The Commercial House, also called the Central House, had been erected in 1873 on a site just east of the massive Salem train depot and just north of the South River. (The river would later be filled in to create what is now New Derby Street.)
The new building replaced the Arrington Block, which had stood on the site since 1845, and featured a three-story, nine-bay main building with a lower and Slightly recessed 16-bay, ell on its southern side.
The substantial Italianate structure was designed by the firm of Bruce and Copeland. Originally, the main building was covered in shiplap siding, the ell in simpler clapboards. Both portions of the building were later covered with a stucco surface.
A number of the tenants who had leased space in the Arrington Block, including a cigar seller and a fruit store, opted to move into the new Central House.
Most of the upstairs space in the ell was probably leased to the Washington Hotel, a popular hostelry located in the Joshua Ward House just across the street, and designated as the Washington Hotel Annex. In later years it would be known as the Central House, the Radford Hotel, the Salem Hotel, and by the mid-1950s, the North Shore Rooming House.
The first floor of both the main building and the ell have been occupied by a variety of other retail businesses. Over the years the Salem Evening News has leased storefronts to bootblacks, pawn- brokers, tobacconists, tailors, newspaper and magazine distributors, express companies, and other commercial enterprises.
One of the earliest of these businesses was A.F. Goldsmith & Co., later the Goldsmith News Agency, which was a tenant from 1874 until 1899.
Another was a Chinese laundry, which operated in the building, mostly in the space at 179 Washington St., from the 1890s until the mid-1940s. The laundry had a number of owners, beginning with Moy Yum and ending with Lee Yee.
A succession of eateries have also leased space in this popular commercial block. The first was a restaurant run by Margaret Collins in the 1880s. Her establishment would be followed in the first half of the 20th century by the Essex Lunch, the Quality Lunch and the Astoria Restaurant.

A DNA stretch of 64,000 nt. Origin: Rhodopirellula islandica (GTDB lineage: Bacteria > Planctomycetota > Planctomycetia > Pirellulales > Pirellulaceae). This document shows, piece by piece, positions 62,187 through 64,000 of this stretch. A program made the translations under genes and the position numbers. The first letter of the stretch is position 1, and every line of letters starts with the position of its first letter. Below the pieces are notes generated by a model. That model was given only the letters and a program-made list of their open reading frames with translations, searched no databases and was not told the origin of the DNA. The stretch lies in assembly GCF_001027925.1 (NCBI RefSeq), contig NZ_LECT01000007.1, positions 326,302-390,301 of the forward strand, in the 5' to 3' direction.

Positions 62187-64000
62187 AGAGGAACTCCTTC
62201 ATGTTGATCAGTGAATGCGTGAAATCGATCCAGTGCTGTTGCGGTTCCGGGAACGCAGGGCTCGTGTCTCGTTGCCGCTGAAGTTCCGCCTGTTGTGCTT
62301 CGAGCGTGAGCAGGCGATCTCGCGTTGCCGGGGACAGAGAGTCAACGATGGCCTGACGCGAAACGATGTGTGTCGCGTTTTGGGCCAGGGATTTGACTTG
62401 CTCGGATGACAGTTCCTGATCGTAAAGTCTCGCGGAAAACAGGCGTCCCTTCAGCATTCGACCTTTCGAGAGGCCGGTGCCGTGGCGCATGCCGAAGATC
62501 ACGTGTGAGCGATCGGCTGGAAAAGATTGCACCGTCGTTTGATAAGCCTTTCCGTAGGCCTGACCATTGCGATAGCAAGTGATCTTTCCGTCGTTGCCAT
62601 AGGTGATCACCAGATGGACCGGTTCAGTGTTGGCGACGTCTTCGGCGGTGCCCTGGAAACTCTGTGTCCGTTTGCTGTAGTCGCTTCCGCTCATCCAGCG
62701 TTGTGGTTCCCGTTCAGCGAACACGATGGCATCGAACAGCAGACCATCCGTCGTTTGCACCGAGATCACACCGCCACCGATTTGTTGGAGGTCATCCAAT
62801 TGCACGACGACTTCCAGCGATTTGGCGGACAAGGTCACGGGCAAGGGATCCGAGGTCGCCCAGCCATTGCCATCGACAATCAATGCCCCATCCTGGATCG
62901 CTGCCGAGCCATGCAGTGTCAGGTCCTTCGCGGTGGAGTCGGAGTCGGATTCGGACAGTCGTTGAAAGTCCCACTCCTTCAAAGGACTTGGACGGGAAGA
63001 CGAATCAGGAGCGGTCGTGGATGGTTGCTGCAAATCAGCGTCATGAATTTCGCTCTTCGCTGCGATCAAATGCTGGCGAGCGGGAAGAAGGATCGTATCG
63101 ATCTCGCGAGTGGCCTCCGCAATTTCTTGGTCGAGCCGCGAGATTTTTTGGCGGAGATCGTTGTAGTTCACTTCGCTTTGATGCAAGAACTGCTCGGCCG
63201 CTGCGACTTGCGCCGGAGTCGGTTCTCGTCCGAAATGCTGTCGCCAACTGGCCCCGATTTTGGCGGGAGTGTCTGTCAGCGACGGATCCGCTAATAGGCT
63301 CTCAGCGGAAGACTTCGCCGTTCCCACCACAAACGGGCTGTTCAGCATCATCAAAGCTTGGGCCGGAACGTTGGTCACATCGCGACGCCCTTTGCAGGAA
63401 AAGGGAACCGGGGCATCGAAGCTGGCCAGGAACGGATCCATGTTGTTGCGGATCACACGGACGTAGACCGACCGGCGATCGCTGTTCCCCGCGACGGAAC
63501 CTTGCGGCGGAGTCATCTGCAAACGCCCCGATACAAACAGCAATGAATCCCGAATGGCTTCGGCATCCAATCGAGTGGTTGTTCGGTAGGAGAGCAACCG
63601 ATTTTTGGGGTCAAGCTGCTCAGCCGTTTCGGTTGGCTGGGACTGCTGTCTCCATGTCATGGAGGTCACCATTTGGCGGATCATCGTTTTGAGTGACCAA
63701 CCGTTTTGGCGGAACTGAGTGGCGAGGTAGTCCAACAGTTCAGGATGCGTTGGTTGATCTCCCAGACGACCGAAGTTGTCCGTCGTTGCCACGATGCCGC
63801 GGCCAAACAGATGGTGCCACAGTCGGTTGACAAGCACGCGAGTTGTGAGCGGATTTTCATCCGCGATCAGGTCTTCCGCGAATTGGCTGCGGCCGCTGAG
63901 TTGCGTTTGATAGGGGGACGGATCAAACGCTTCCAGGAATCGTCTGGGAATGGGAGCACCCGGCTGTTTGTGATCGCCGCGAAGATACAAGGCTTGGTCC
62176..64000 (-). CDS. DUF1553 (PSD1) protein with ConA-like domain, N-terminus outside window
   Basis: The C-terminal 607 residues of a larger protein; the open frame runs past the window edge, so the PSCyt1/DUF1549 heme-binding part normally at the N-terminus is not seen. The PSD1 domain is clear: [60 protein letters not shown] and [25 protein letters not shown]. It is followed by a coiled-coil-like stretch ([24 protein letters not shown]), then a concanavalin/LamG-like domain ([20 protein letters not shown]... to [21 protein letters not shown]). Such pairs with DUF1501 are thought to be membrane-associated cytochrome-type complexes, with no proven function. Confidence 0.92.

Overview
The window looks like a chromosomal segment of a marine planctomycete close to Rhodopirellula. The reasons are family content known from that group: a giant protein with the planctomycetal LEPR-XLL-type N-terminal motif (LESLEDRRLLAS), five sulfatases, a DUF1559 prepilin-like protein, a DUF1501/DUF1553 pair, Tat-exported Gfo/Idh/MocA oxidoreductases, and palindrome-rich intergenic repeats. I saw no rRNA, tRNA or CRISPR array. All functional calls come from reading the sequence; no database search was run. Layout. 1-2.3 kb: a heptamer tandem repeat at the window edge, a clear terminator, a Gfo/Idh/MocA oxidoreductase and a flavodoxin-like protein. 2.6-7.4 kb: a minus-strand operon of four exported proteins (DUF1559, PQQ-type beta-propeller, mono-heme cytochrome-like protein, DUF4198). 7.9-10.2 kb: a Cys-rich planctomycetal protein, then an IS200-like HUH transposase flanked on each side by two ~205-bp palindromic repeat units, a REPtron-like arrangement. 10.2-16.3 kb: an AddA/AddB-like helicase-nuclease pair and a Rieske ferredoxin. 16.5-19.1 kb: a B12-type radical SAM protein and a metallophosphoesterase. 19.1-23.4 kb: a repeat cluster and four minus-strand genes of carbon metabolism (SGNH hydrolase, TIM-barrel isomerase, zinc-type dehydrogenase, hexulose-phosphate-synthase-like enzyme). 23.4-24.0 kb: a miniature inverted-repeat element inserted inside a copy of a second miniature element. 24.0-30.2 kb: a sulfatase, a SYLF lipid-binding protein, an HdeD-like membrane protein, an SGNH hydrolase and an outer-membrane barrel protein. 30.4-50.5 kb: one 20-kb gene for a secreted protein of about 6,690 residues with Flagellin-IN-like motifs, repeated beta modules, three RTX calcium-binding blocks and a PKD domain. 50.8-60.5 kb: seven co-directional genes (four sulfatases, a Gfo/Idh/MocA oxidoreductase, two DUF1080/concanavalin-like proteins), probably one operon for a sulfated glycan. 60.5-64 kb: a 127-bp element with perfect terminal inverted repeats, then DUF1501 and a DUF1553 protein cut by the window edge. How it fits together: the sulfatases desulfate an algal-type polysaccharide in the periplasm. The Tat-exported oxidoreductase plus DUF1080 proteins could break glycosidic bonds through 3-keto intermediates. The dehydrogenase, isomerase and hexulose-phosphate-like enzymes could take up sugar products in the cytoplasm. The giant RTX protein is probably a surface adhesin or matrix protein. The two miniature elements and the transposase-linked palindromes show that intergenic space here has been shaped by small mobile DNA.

Longtime residents may remember the building’s two post- World War II dining spots, Parsons Restaurant and the Crystal Luncheonette, as well at the Olympia Fruit Co., Colonial Wallpaper, and the Salem Card Shop.
Other notable postwar commercial tenants included the Soucy Insurance Co., Roderick’s Taxi, and Abel the Brush Maker. The Jewish Community Credit Union, the North Shore Babies’ Hospital, and a photo studio were among those who rented space in the Salem Evening News Building in the 1980s and 1940s. The commercial block was also popular with attorneys and Realtors looking to be in downtown Salem
For longevity, it’s hard to surpass the more than 100-year occupancy record set by the generations of hairdressers and ‘barbers who did business, in the portion of the building designated 177 Washington St. William Soper was working as a hairdresser at that location as early as 1881. He would be followed by two other hairdressers, F.E.D. Pariseau and Emile Levesque, and then, by the early 1940s, by the Caron and Simard Barber Shop.
When Alcide Caron retired, his nephew, Dick Simard, took over the business. His would be the last hair-related concern to do business at No. 177 — and the last tenant in the Salem Evening News Building.
Simard’s departure for Essex Street in 1987 marked the end of a long and colorful commercial tradition at 157-187 Washington St.
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